To help make the best of your trip, emergency physicians have some tips to ensure your road trip is safe and that you and your family can avoid a potential visit to the ER. Remember while you're traveling it's important to take all the same precautions against COVID-19 you would at home.
Pack an Emergency Kit
When traveling across country it is always a great idea to have medicine, food, and other items handy in the event of a medical emergency or natural disaster. Here are a few items to include:
- Water and snacks
- Warm blankets
- A flashlight
- Jumper cables
- Tools to change a tire
- Extra cell phone chargers
- A first-aid kit
- Health insurance information and the number for your primary care physician
- Make a list of emergency departments along your route in case you have an emergency and don’t have access to the internet.
To determine the best items for your kit and plan for any natural disasters you may encounter, check out our Family Disaster Preparedness resource book.
Consider pre-existing medical conditions and necessary medications
When packing for your trip it is prudent to consider any pre-existing medical conditions of each person and ensure you have enough of the proper medication on hand. Be sure to pack any necessary medications such as EpiPens, inhalers, or medications to control chronic conditions. For tips on how to accommodate the needs of loved ones who may experience a severe allergic reaction read our article on anaphylaxis to understand the signs and symptoms of anaphylactic shock, and to know when it’s time to go to an emergency department.
It is also wise to consider the needs of elderly loved ones who may be present. Since many seniors have specific medical needs, it is always important to plan ahead and remain vigilant of their needs. ACEP offers these travel tips for individuals over 65.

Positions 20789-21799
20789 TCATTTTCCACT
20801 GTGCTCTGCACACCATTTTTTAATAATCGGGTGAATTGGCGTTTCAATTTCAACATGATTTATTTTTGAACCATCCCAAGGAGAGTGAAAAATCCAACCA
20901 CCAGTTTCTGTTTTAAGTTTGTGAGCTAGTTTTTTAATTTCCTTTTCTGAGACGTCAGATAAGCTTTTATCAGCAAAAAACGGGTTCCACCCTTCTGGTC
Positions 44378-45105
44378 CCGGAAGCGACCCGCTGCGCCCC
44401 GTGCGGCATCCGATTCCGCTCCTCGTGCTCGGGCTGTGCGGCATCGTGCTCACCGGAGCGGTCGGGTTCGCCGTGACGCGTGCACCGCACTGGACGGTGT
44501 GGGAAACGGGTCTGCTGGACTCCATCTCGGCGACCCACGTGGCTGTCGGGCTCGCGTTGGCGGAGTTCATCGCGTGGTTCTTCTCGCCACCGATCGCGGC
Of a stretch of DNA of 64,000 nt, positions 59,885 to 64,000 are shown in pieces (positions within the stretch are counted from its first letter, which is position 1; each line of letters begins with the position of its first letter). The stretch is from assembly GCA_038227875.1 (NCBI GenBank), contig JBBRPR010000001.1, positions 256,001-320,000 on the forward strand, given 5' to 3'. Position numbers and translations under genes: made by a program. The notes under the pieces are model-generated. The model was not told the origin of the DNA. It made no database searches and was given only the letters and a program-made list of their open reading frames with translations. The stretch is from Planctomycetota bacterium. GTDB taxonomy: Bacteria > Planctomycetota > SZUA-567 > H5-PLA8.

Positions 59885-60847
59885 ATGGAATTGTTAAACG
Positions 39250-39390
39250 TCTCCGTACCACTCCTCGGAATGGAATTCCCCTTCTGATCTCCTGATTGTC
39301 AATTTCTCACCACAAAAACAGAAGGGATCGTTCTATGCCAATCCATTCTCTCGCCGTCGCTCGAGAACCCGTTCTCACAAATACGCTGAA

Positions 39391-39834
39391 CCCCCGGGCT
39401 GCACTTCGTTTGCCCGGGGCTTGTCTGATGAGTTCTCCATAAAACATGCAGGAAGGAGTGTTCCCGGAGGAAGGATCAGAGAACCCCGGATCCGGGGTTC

If you or someone in your groups starts to feel sick, it’s important to recognize the symptoms and know when to go to the emergency department.
Beware of the heat
When traveling in warmer parts of the country, it is also important to remember heat hazards. This is particularly important if you’re traveling with older adults, children or pets. According to the National Safety Council In 2018, a record number of 53 children died after being left in a hot vehicle, in 2019 the country saw almost a repeat of that number with 52 deaths. As children and infants are more susceptible to heat illness due to their bodies’ inability to regulate heat when compared to adults, it is crucial to NEVER leave a child in a hot car, van or RV, even if you think you may only be gone for a moment.
Get Adequate Rest
During a long road trip being well rested helps the driver of your vehicle stay alert to their own actions, as well as the actions of other drivers sharing the road. According to the National Highway Traffic Safety Administration in 2017 drowsy driving was responsible for 91,000 automobile accidents and 795 deaths. To help minimize your risk of driving while tired, take regular breaks and if possible, share the driving schedule with at least one other person for trips longer than five hours. Here are a few ways to recognize drowsy driving if you or someone is at the wheel:
- Yawning or blinking frequently.
- Difficulty remembering the past few miles driven.
- Missing your exit.
- Drifting from your lane.
- Hitting a rumble strip on the side of the road.